An (abridged) email from Bart, a client:
“…and so we just wondered why you would include the TPS module in your proposal?”
My early-in-the-career defensive response was similar to:
“Why on earth wouldn’t we include the TPS module? Without it, the rest of it won’t make sense; the TLA segment would totally lack context!”
And Bart comes back with:
“Hey Alan, I’m not questioning you. I’m asking you a question. Just because I ask a question doesn’t mean I disagree with your recommendation. In fact, I agree with it, but wanted some extra ammo to advocate for it.”
In that exchange, I began in a place of insecurity, and that’s where defensiveness comes from. We get defensive when we worry that things might not end up okay. That worry keeps us from letting other opinions or questions get their due consideration. We don’t want to admit failure, or weakness.
Our brain’s defense mechanisms kick in, triggering “fight or flight”, and tell us that the stakes are high, so we get defensive. This is an extreme response that can confuse others rather than putting ourselves in a better position.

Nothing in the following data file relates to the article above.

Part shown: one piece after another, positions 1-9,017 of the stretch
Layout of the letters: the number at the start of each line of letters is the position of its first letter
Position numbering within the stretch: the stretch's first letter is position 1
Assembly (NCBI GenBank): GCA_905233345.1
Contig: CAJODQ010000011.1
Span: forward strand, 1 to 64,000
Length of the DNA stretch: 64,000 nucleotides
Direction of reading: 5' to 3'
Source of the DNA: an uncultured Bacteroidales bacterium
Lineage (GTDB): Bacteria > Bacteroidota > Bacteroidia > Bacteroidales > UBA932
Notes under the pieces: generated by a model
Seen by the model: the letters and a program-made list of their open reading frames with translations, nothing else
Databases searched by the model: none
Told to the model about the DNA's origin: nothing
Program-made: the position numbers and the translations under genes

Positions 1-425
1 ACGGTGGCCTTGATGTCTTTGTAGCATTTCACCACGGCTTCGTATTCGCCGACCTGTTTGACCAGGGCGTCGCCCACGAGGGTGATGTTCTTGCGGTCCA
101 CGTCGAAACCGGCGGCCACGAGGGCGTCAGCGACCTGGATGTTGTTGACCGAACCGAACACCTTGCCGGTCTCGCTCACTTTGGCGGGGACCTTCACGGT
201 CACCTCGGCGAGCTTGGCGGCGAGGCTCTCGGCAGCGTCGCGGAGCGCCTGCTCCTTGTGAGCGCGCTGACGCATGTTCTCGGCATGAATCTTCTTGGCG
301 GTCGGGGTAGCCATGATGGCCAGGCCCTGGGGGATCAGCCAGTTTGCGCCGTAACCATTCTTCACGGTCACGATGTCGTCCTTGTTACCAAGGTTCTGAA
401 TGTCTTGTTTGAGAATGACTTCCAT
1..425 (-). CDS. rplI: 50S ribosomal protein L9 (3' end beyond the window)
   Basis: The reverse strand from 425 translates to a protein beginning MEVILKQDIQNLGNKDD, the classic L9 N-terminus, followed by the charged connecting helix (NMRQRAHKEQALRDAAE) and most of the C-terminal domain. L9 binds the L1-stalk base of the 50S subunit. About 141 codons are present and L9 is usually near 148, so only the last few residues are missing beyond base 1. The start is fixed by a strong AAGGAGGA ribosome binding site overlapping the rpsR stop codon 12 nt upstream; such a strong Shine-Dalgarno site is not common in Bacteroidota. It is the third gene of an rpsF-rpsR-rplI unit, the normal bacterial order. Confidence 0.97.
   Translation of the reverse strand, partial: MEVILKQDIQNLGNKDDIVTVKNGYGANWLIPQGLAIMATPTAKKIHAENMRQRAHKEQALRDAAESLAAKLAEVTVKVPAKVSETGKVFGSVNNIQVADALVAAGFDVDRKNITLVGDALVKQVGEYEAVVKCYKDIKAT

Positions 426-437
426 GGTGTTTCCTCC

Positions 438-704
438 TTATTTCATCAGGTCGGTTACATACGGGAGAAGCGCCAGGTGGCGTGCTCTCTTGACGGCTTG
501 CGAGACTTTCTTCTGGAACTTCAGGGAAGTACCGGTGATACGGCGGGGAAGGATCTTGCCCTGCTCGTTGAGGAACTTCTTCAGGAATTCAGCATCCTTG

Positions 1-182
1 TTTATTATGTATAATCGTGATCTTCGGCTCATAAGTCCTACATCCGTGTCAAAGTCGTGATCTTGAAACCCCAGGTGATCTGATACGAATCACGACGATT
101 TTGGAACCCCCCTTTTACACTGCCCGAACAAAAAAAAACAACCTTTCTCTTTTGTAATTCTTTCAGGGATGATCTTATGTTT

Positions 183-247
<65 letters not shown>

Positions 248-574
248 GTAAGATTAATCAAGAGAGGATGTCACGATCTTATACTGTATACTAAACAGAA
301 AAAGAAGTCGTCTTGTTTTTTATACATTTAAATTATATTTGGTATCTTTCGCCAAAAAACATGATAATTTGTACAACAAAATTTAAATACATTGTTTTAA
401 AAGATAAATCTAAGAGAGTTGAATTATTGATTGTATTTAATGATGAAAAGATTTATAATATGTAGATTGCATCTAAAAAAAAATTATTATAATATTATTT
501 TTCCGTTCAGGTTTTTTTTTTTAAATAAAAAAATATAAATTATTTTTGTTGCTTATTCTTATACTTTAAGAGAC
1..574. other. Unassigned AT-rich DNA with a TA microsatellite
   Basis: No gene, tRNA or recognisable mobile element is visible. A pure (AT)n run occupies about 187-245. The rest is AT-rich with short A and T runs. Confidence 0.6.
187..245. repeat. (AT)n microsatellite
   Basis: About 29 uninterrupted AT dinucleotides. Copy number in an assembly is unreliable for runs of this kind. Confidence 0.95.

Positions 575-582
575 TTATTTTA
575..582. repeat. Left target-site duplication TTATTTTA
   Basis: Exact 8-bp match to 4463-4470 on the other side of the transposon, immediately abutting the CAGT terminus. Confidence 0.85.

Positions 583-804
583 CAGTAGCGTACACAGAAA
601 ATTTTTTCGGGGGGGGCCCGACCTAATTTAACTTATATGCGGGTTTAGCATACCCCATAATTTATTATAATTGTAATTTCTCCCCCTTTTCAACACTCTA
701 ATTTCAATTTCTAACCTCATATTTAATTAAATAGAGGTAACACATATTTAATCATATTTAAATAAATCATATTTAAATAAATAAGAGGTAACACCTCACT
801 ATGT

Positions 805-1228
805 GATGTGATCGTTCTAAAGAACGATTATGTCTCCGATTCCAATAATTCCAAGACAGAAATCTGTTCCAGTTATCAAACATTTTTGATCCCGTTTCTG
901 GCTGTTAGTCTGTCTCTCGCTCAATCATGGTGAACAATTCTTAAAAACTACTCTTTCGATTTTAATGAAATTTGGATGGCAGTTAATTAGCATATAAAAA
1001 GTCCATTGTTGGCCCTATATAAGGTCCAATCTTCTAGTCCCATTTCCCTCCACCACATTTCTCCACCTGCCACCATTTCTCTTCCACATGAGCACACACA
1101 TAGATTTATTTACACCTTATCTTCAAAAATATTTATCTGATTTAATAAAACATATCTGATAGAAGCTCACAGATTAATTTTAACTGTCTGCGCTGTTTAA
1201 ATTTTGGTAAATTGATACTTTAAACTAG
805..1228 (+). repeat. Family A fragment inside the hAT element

What to do instead?
In conflict situations, when you find yourself about to get defensive,
ask yourself “What am I really afraid of?”
After you get real with yourself, calmly deal with the objection or question in a low-emotion way. And, when you see others about to get defensive, reassure them that they don’t need to be afraid of the conflict.
This is the 4th post in an 18-part series discussing what not to do during conflict situations. Effective leaders avoid portraying these 18 behaviors during conflict and address them in others. Follow along as we explore the negative impact of these behaviors, and what to do instead.
Post 1: Leaders Address Arguing During Conflict
Post 2: Leaders Address Belittling During Conflict
Post 3: Leaders Address Caving In During Conflict
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